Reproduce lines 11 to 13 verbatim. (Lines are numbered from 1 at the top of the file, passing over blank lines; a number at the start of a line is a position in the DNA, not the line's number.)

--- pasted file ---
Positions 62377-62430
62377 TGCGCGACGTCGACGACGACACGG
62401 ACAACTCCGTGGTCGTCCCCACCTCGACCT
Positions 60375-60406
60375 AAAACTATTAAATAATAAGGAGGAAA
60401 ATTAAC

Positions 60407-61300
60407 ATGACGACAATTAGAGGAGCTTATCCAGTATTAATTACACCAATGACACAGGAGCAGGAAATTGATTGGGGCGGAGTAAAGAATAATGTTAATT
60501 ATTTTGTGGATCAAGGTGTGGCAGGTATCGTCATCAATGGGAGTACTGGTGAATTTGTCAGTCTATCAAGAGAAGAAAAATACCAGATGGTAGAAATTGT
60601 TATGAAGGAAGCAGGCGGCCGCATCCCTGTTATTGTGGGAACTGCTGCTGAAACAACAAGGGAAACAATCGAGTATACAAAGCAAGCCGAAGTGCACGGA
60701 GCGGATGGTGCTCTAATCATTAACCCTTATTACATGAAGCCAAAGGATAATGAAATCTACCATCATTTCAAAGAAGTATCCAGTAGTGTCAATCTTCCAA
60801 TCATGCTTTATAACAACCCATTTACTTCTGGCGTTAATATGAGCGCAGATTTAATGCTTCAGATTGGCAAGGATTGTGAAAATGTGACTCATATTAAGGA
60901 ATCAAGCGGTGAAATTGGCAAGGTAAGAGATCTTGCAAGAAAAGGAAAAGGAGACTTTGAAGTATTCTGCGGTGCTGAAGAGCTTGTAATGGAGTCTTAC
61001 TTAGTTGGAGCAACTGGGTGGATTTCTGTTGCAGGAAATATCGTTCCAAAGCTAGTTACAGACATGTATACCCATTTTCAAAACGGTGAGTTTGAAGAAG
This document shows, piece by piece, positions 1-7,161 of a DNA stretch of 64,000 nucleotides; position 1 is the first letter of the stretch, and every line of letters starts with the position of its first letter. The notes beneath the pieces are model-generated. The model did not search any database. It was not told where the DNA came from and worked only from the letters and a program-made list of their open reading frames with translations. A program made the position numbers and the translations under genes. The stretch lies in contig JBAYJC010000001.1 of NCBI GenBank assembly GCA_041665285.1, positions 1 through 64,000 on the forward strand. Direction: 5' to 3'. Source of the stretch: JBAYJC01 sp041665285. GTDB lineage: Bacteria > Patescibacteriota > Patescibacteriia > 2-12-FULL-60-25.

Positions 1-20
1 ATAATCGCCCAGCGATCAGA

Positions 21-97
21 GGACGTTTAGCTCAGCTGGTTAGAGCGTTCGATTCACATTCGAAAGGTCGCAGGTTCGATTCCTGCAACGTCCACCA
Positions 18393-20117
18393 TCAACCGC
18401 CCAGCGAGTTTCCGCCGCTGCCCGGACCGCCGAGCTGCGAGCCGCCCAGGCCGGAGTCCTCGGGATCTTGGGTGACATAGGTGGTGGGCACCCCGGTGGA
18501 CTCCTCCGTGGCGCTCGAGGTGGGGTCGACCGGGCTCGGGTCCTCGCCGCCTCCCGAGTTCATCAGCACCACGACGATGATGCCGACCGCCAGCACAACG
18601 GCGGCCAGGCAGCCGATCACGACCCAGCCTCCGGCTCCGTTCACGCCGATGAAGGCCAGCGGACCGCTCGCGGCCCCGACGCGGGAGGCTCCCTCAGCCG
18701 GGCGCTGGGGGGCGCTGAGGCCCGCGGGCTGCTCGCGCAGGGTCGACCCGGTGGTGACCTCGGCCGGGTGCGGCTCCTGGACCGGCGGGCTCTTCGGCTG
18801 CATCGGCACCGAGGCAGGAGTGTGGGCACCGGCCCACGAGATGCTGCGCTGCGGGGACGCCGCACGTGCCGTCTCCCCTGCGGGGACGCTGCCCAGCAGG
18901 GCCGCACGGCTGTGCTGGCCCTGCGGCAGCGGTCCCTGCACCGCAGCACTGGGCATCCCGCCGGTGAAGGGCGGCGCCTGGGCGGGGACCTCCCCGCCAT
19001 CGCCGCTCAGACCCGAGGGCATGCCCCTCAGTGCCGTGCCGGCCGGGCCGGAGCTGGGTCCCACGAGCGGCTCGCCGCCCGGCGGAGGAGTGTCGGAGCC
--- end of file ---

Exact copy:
60701 GCGGATGGTGCTCTAATCATTAACCCTTATTACATGAAGCCAAAGGATAATGAAATCTACCATCATTTCAAAGAAGTATCCAGTAGTGTCAATCTTCCAA
60801 TCATGCTTTATAACAACCCATTTACTTCTGGCGTTAATATGAGCGCAGATTTAATGCTTCAGATTGGCAAGGATTGTGAAAATGTGACTCATATTAAGGA
60901 ATCAAGCGGTGAAATTGGCAAGGTAAGAGATCTTGCAAGAAAAGGAAAAGGAGACTTTGAAGTATTCTGCGGTGCTGAAGAGCTTGTAATGGAGTCTTAC